From Old Masters to Michelin star-standard chips, Adam Jones discovers the delights and surprises of Belgium’s beautiful second city
In the Seventies, a favourite game was ‘Name Ten Famous Belgians’. After Agatha Christie’s Hercule Poirot, Georges Remi (AKA Hergé, the creator of Tintin), pop-punk Plastic Bertrand and, of course, legendary cyclist Eddy Merckx, many struggled to complete the list. Now it’s easy to deepen your knowledge of beautiful Belgium thanks to the direct route between London Southend Airport and Antwerp. Barely an hour’s flight time away from Essex, this remarkably relaxed city is an eclectic mix of medieval, Renaissance and baroque buildings combined with bold, modern architecture.
The home of Antwerp’s most famous son, the celebrated 17th century painter Peter Paul Rubens, is a must-see. Rubens bought the property in 1610 and then remodelled it. Some rooms have leather-lined walls – vastly expensive in their day – and merely imagining what buying a similar-sized property in Essex today would cost, gives visitors a very good sense of just how successful Rubens was. The art is rather good too (www.rubenshuis.be).
Art lovers will also be charmed by the Rockoxhuis (www.snijdersrockoxhuis.be), a delightful museum and treasure trove of Baroque art including a number of paintings by Rubens, along with works by other Flemish masters. The building itself was the former residence of the mayor of Antwerp at the time, Nicolaas Rockox, a friend and patron of Rubens.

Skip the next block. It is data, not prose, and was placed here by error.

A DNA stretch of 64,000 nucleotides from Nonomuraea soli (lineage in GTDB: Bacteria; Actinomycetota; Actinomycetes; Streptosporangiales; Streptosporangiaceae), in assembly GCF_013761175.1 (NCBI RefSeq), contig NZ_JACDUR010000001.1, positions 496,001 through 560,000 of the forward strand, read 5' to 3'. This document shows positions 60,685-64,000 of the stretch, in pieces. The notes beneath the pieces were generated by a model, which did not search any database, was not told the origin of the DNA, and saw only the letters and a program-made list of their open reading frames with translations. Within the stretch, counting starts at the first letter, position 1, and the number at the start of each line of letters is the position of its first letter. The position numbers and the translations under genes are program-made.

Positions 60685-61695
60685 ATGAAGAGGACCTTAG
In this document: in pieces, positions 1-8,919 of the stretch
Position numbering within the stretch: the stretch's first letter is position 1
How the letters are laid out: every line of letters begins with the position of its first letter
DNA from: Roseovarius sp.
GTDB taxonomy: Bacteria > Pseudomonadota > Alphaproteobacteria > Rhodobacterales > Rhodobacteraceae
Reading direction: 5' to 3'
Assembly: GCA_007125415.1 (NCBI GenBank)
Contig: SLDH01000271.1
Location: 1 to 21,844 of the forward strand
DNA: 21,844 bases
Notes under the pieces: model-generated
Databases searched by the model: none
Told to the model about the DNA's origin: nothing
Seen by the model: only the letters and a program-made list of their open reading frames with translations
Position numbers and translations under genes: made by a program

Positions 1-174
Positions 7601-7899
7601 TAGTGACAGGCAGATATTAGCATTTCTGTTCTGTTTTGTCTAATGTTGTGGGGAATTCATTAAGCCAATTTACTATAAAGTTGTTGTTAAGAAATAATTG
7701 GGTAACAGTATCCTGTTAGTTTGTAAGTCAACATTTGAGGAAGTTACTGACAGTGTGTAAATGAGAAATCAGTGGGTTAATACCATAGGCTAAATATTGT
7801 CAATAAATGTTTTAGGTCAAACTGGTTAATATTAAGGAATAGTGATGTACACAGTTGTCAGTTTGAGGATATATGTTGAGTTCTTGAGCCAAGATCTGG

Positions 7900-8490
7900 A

In Groenplaats, a broad square in the old town district, you’ll find a number of cafes, bars and restaurants inviting you to simply pull up a chair and kick back. In De Stoop has a great vibe, an incredible drinks menu and friendly staff on hand to keep you topped up. They don’t skimp on the wine measures, so do what the locals do and ask for some ‘lekkere knabbels’, or tasty nibbles. These are simply cubes of cheese, crisps and salami pieces, ideal for keeping you going until dinner.
The appropriately named The Glorious (theglorious.be) boasts a Michelin star with a small but exciting menu of modern French, European and Belgian dishes. Steve, the sommelier, is a master of the art of matching wine with your food choices. Relax, trust him and prepare to be wowed.
In contrast to The Glorious’ modernism, Huis de Colvenier (www.colvenier.be) is proudly of the old school and charmingly eccentric. Complete with his trademark, stovepipe toque blanche, chef-patron Patrick Van Herk creates a warm, personal welcome by inviting guests into the restaurant via his kitchen. From there, you descend a flight of steps into the most incredible wine cellar – the largest in the city – for a pre-dinner aperitif. There is a strong emphasis on game on the a la carte menu while daily fresh produce, such as foie gras, exclusive types of fish, wild and homemade desserts, are always available. This is a foodie’s paradise.
Find out more
For details, see the Visit Flanders (visitflanders.com) and Visit Antwerp (visitantwerpen.be) websites
LEFT:The gardens at Rubenshuis